• No sense of where I am in the measure:  If I'm counting "One-e-and-a Two-e-and-a Three-e-and-a-Four-e-and-a..." at least I am somewhat aware of which beats are where in the measure and how the music lines up with the stronger beats but when I'm counting "da da da da da da da da da da da da da da da da" I generally don't have any sense of gravity - of where to touch the ground in the music to give that natural cyclical feeling that meter can give.  When I think the bigger beats I tend to feel more like a conductor with their choreographed conducting patterns.  I have a better idea of where I am at any given point and that feels infinitely better than feeling lost in a forest of equally important (or unimportant) beats.   
  • No ease of playing:  When I'm playing a fast, technically challenging piece, thinking the smaller beats feels somewhat akin to wearing weights on my legs when going out for a run - you can only run so fast with those things on!  Switching gears and feeling the bigger beats enables me to play much faster, more easily which can really be a lot of fun and endorphin inducing - I definitely can't complain about that.  I think the reason why this works has to do with all of my previous points put together - it takes me out of the microscopic world that I often find myself in when I'm in the practice room analyzing everything to death, and plops me in the middle of lovely forest of musical phrases.  
Image from Wikimedia Commons
Not all the students I work with get this concept but when they do it's pretty amazing!  Recently I was rehearsing with a hard-working, conscientious saxophone major that was getting ready for an important jury.  On his program was a very challenging work, Ibert's Concertino da Camera.  The rhythm throughout is incredible, even a bit jazzy at times.  But much of it is fast, especially when he's playing.  In rehearsals we were having a terrible time getting our parts to fit comfortably - he kept rushing and cutting off ties all over the place which put both of us on edge.  At one point I looked at his foot and saw that he was energetically tapping out quarter notes so I immediately stopped and suggested that we start again but feeling only one beat per measure rather than two.  He gave it a go and I will never forget his reaction.  We got through a really difficult passage with no problem and he was so shocked he had to stop.  He looked at me, a bit perplexed but excited nevertheless, and said, "Wait - I can play it!"  This guy had been practicing the piece endlessly, slaving away at all the tiny details, practicing with the metronome (set to the subdivisions) but to no avail - he couldn't find a way to just fly with it.  All it took in the end was one simply adjustment and he was good to go!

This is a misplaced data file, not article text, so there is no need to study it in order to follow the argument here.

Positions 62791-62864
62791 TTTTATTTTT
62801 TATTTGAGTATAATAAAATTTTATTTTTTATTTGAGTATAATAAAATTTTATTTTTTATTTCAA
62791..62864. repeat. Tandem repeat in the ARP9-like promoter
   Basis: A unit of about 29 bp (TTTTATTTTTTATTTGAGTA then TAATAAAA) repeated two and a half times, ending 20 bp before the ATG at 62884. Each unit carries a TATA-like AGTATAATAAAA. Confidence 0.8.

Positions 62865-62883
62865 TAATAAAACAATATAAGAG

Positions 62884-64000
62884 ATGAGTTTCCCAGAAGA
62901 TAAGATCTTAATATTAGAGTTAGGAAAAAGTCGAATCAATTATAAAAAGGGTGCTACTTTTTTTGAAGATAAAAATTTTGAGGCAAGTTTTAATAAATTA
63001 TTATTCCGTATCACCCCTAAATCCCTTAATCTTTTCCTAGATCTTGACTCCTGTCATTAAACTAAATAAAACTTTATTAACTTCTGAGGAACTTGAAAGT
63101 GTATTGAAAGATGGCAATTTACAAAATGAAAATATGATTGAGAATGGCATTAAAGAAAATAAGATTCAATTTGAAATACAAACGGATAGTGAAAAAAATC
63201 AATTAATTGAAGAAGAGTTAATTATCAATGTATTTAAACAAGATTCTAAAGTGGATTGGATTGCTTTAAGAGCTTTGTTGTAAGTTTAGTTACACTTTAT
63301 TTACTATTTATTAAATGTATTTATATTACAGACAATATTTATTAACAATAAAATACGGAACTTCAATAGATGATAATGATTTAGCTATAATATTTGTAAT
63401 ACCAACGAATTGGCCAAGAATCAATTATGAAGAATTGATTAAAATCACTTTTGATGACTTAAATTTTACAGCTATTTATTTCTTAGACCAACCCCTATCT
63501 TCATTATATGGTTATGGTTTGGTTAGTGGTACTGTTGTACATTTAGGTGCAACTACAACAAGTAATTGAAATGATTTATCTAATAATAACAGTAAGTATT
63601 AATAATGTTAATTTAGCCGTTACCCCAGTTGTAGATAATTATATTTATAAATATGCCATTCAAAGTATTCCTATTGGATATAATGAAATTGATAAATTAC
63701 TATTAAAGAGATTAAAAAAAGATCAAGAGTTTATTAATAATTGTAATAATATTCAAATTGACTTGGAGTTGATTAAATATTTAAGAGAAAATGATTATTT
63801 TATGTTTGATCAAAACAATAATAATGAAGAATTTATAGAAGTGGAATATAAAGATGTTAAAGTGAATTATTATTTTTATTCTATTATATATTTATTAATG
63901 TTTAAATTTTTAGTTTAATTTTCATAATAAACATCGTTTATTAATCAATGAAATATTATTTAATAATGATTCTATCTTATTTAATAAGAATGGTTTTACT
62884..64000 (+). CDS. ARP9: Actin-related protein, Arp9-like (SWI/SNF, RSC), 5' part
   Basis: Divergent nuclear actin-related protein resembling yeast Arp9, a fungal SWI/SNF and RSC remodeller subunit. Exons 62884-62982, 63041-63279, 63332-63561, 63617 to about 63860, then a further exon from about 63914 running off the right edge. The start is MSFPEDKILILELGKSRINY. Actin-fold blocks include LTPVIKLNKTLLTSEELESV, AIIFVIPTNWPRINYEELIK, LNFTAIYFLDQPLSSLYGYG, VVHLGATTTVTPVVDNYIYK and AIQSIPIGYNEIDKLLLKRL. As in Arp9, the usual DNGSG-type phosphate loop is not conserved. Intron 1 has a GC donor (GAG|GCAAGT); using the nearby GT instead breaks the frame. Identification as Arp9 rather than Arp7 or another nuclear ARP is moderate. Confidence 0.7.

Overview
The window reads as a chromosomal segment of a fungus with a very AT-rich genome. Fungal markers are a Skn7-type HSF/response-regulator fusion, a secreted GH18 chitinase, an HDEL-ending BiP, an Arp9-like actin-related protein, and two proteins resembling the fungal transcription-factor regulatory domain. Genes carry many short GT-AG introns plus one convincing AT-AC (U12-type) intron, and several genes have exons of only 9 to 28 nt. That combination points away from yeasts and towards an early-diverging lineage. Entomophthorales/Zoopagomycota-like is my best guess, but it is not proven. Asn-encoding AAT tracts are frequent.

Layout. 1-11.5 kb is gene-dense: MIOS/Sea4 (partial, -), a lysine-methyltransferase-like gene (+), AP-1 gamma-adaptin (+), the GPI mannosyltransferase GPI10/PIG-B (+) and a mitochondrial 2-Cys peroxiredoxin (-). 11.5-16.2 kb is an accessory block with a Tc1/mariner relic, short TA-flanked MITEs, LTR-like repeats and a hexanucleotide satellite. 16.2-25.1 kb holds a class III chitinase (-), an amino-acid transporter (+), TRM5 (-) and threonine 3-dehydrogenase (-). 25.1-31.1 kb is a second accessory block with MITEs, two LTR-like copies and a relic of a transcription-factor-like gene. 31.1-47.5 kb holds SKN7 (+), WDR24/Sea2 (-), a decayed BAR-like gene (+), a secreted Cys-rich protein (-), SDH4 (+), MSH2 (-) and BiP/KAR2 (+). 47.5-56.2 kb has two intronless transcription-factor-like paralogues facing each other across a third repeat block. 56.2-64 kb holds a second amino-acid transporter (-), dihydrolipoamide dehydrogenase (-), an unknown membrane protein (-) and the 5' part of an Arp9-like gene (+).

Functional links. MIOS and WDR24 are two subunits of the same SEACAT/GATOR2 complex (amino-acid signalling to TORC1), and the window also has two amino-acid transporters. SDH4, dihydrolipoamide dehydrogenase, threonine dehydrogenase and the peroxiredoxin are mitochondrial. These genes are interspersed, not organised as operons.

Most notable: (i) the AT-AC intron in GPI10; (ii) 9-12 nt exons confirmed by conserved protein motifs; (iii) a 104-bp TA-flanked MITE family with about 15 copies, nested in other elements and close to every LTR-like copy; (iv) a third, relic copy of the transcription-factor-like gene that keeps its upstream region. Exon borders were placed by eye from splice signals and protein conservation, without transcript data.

So next time you find yourself struggling with any of the challenges I listed above, remember - 

Ditch the small beats! 

And trust me, even though it might feel different at first and take some getting used to, the view from outside the forest is really much better.  Who wants to see a bunch of tree trunks anyway?



6 comments:

  1. It's funny but I find that many people don't focus enough on the small beats and their sense of rhythm is almost non-existent. They go by what they've heard before on the radio or just play from one big beat to the next, without understanding the in-betweens.

    I agree wholeheartedly that an approach that uses ALL the possibilities is essential for an informed and musical performance.